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Think COVID has stunted growth? Try 30 years of conflict.

Readers are stunned at what 12 months of COVID have done to US children. Imagine how a generation of Iraqis have fared under our wars.

Analysis | Middle East

The New York Times reported this morning that the pandemic reversed 20 years of progress in reading and math among elementary school students in the United States. Commentators emphasized the dire effect this would have on life prospects for these children and, by implication, the American economy at an especially challenging moment in its history. 

These are easy to imagine. The structure of the labor market increasingly demands greater computational and literacy skills; upward financial and social mobility hinges on successful navigation of this market. And administrative states, such as the U.S., require these skills in the labor force for effective governance, let alone national defense. So, the impact of the pandemic on education and therefore on the nation’s future will be profound.

This awful news should help Americans better understand the effects of violent conflict and economic sanctions on countries around the world. Their populations have been battered by the equivalent of terrible pandemics every year. When we observe political instability, a shattered middle class, high poverty rates, and poor economic performance in say, Iraq, it is easy to blame these conditions on intrinsic social defects. 

While cultural factors might play a role, they are difficult to define and nearly impossible to measure.  Other, secular factors, especially the destruction of educational systems and psychological and nutritional effects on children who grow up to participate and shape their countries’ lives can be observed and quantified.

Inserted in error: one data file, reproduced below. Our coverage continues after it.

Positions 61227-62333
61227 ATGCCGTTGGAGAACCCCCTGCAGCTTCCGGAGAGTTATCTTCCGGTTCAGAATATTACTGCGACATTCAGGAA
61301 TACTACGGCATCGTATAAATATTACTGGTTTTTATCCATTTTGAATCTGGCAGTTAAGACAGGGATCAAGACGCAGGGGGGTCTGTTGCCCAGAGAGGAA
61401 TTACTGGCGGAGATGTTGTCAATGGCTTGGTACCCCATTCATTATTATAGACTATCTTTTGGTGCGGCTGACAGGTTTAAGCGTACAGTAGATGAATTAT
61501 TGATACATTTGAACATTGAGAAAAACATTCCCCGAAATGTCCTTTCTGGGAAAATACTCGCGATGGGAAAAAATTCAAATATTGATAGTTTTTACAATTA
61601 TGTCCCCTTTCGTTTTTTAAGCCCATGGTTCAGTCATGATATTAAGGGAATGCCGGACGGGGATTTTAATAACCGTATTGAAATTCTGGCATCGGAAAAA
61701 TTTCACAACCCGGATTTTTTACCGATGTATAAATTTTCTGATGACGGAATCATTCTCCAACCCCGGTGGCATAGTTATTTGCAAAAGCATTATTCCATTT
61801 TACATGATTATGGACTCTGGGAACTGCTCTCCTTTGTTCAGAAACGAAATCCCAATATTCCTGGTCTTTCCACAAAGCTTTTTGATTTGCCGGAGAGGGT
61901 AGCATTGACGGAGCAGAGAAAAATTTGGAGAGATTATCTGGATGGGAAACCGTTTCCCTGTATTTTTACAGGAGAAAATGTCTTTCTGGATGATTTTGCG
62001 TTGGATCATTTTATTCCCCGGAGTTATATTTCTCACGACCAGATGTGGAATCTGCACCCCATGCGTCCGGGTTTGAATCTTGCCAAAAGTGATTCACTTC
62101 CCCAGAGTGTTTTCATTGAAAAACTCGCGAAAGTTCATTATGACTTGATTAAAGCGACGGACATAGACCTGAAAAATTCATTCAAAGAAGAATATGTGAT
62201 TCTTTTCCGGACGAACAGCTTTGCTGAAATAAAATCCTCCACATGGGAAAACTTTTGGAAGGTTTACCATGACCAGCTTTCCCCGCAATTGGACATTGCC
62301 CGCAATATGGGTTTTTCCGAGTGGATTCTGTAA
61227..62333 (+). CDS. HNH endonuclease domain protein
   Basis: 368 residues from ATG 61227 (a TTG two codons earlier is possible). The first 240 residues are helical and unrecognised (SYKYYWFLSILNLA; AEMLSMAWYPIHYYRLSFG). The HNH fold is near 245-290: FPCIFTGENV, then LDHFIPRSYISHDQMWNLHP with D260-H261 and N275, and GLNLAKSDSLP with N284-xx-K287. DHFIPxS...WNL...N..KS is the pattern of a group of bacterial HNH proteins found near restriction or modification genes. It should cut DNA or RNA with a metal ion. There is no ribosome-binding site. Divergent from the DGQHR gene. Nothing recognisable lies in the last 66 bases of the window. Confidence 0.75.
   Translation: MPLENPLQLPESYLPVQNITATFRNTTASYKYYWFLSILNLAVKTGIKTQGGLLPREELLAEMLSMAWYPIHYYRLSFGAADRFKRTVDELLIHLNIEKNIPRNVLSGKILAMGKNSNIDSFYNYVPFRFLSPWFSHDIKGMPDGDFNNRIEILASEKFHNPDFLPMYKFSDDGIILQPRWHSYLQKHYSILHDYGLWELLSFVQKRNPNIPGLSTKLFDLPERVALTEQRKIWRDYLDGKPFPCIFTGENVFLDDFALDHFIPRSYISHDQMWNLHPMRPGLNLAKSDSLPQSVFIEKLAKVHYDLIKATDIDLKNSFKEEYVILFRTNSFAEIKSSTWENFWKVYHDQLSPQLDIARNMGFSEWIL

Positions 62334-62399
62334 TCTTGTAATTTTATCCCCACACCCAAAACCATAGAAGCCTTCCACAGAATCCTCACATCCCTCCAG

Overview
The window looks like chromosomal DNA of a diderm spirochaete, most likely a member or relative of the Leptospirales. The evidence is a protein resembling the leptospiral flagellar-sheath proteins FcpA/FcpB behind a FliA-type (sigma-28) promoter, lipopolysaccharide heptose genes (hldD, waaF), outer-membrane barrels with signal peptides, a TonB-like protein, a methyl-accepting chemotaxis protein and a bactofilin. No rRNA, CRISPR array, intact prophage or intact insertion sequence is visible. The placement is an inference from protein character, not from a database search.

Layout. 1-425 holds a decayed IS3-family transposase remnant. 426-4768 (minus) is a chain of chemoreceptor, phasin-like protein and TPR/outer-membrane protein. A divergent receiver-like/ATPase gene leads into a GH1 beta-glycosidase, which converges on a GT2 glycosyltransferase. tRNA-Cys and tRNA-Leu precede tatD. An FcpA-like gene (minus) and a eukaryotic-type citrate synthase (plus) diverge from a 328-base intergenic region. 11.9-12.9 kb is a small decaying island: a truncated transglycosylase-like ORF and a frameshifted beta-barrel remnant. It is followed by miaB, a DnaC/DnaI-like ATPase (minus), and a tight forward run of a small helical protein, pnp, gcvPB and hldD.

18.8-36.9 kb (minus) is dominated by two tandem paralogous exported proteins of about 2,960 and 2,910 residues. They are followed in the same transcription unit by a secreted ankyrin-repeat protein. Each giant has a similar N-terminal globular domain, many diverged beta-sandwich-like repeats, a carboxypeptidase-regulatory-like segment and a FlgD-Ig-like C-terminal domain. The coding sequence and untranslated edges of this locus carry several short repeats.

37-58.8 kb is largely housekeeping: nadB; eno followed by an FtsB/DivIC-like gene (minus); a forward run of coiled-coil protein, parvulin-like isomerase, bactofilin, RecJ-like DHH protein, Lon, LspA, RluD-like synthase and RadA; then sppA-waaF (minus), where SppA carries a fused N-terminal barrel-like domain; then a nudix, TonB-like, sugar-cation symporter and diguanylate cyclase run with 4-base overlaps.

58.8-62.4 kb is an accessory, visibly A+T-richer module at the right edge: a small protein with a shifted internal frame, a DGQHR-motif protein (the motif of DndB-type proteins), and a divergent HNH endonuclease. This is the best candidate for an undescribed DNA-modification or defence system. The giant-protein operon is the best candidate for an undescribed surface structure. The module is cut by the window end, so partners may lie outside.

The Iraqi educational and public health systems have been under severe stress since the first Gulf War.  Following that short sharp conflict, the UN imposed sanctions on Iraq that compounded and prolonged the effects of the war itself. Scarcity, inflation, diminished administrative capacity, bouts of renewed fighting severely damaged schooling and children’s health.

The second Gulf War and the civil war it triggered finished what the first war and twelve years of sanctions started.  The proverbial lost generation is now responsible for their country’s well being. But traumatized by war and poorly educated, they are not especially well-equipped for this momentous task.  Scholars have documented similar correlations between educational shortfalls due to conflict and sanctions and adverse political and economic outcomes further down the road. The Quincy Institute has documented the demolition of Syria’s educational and public health delivery systems by war and sanctions. 

As we in the United States cope with the longer-term effects of a single pandemic on American children, we should think about the consequences for war torn and sanctioned societies of educational deprivation for, among other things, political stability. The costs of conflict and message sending via damage to the minds and bodies of children can be extremely high.